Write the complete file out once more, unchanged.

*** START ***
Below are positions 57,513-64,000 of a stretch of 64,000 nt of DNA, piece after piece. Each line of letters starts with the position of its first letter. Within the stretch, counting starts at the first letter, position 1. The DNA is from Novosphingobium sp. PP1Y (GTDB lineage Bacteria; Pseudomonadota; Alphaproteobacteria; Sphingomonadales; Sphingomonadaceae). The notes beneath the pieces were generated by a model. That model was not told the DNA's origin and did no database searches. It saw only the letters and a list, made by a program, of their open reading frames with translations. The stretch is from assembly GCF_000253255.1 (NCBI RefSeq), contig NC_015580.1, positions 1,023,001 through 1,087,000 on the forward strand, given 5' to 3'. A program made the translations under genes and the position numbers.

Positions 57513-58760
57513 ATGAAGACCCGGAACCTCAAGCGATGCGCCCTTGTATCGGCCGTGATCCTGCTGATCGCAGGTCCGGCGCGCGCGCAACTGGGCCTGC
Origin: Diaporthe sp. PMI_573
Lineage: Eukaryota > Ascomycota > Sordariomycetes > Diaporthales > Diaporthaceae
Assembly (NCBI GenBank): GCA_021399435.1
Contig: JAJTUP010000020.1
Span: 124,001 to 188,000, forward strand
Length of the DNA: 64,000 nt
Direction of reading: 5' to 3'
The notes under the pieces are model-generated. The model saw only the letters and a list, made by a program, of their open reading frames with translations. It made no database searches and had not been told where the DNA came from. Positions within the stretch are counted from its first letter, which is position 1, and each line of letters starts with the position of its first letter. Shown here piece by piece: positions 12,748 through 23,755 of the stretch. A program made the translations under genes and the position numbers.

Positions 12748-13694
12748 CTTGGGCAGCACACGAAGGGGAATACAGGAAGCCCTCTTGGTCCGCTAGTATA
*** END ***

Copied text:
Below are positions 57,513-64,000 of a stretch of 64,000 nt of DNA, piece after piece. Each line of letters starts with the position of its first letter. Within the stretch, counting starts at the first letter, position 1. The DNA is from Novosphingobium sp. PP1Y (GTDB lineage Bacteria; Pseudomonadota; Alphaproteobacteria; Sphingomonadales; Sphingomonadaceae). The notes beneath the pieces were generated by a model. That model was not told the DNA's origin and did no database searches. It saw only the letters and a list, made by a program, of their open reading frames with translations. The stretch is from assembly GCF_000253255.1 (NCBI RefSeq), contig NC_015580.1, positions 1,023,001 through 1,087,000 on the forward strand, given 5' to 3'. A program made the translations under genes and the position numbers.

Positions 57513-58760
57513 ATGAAGACCCGGAACCTCAAGCGATGCGCCCTTGTATCGGCCGTGATCCTGCTGATCGCAGGTCCGGCGCGCGCGCAACTGGGCCTGC
Origin: Diaporthe sp. PMI_573
Lineage: Eukaryota > Ascomycota > Sordariomycetes > Diaporthales > Diaporthaceae
Assembly (NCBI GenBank): GCA_021399435.1
Contig: JAJTUP010000020.1
Span: 124,001 to 188,000, forward strand
Length of the DNA: 64,000 nt
Direction of reading: 5' to 3'
The notes under the pieces are model-generated. The model saw only the letters and a list, made by a program, of their open reading frames with translations. It made no database searches and had not been told where the DNA came from. Positions within the stretch are counted from its first letter, which is position 1, and each line of letters starts with the position of its first letter. Shown here piece by piece: positions 12,748 through 23,755 of the stretch. A program made the translations under genes and the position numbers.

Positions 12748-13694
12748 CTTGGGCAGCACACGAAGGGGAATACAGGAAGCCCTCTTGGTCCGCTAGTATA